US government allows Airbus to sell planes to Iran in landmark deal

The first 17 planes will be A320s and A330s

Zlata Rodionova
Wednesday 21 September 2016 14:50
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Airbus  received the license from the US Treasury's Office of Foreign Assets Control
Airbus received the license from the US Treasury's Office of Foreign Assets Control

Airbus has been granted a license by the US government to sell its first 17 planes to Iran as part of a landmark deal, the airline confirmed on Wednesday.

The deal was made possible by last year’s historic nuclear agreement, which lifted sanctions on Iran in return for it curbing its atomic program.

Justin Dubon, Airbus spokesman, said the company received the lisense from the US Treasury's Office of Foreign Assets Control.

"Airbus was the first company to sign an agreement with Iran Air and we are pleased to now have a first licence that will allow us to start implementing this agreement," Dubon told the Independent.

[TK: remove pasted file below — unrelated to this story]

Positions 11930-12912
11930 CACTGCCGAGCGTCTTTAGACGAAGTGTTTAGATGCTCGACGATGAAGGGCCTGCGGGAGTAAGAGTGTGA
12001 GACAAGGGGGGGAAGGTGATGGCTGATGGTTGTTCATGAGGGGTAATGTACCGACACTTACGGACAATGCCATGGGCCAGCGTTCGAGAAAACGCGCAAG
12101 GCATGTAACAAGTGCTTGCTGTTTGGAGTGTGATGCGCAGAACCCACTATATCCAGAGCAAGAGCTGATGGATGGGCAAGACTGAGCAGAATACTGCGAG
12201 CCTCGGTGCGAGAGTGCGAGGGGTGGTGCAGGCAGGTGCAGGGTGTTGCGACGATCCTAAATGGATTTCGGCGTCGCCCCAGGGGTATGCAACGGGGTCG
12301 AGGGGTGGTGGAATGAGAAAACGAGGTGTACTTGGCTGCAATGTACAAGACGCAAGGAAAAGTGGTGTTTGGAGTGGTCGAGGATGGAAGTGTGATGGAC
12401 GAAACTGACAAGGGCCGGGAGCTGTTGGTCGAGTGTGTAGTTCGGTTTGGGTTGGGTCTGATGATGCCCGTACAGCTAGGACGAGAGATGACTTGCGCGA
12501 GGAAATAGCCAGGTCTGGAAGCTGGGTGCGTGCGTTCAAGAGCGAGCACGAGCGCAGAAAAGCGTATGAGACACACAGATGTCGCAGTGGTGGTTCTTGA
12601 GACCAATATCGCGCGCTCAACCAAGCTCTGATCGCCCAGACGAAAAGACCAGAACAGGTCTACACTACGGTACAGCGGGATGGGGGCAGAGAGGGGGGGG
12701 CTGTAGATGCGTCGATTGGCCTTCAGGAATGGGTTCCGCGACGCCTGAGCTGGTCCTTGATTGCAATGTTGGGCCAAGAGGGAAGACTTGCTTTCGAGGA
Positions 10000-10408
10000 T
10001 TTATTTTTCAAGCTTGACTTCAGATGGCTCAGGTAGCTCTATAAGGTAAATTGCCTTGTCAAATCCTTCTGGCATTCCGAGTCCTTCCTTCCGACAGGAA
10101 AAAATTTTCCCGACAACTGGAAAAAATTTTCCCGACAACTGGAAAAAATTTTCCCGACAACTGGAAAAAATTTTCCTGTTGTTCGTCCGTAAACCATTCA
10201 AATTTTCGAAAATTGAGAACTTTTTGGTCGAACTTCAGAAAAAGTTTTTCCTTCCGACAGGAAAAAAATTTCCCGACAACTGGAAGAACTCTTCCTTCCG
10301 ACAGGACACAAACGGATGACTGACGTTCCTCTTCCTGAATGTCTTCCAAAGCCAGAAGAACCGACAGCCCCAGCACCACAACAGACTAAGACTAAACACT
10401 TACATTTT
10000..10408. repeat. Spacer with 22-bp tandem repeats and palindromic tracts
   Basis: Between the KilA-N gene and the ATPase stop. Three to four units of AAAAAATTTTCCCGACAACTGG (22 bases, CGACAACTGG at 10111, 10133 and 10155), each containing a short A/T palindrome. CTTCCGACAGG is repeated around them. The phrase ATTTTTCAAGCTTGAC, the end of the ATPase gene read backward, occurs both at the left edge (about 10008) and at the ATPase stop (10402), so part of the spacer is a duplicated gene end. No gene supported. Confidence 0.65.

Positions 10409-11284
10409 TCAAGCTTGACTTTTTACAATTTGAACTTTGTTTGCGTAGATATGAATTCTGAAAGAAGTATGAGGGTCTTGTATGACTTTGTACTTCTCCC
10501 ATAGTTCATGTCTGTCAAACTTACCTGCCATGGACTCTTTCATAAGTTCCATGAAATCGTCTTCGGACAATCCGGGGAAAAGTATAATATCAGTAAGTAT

Dubon said the licence covers A320s and A330s, which are to be delivered soon.

He did not offer an exact breakdown of how many of each are involved in the sale.

In January, Iran agreed to a historic deal to buy 118 jets worth $27 billion at list prices from Europe's Airbus but has complained about unexpected delays in receiving US licenses, which are needed due to the large number of US supplied parts.

Following the announcement, Boeing said that it expected to receive a lisense to sell jetliners to Iran soon.

Boeing has an agreement with Iran that Iranian officials have suggested could be worth as much as $25 billion.

“We understand that the US government has issued Airbus a lisense to sell aircraft to Iran,” Chicago-based company said in a statement.

“We believe their license application was submitted prior to our similar request and that the government follows a 'first in, first out' policy. We look forward to receiving our license from the government shortly.”

Additonal reporting by AP and Reuters

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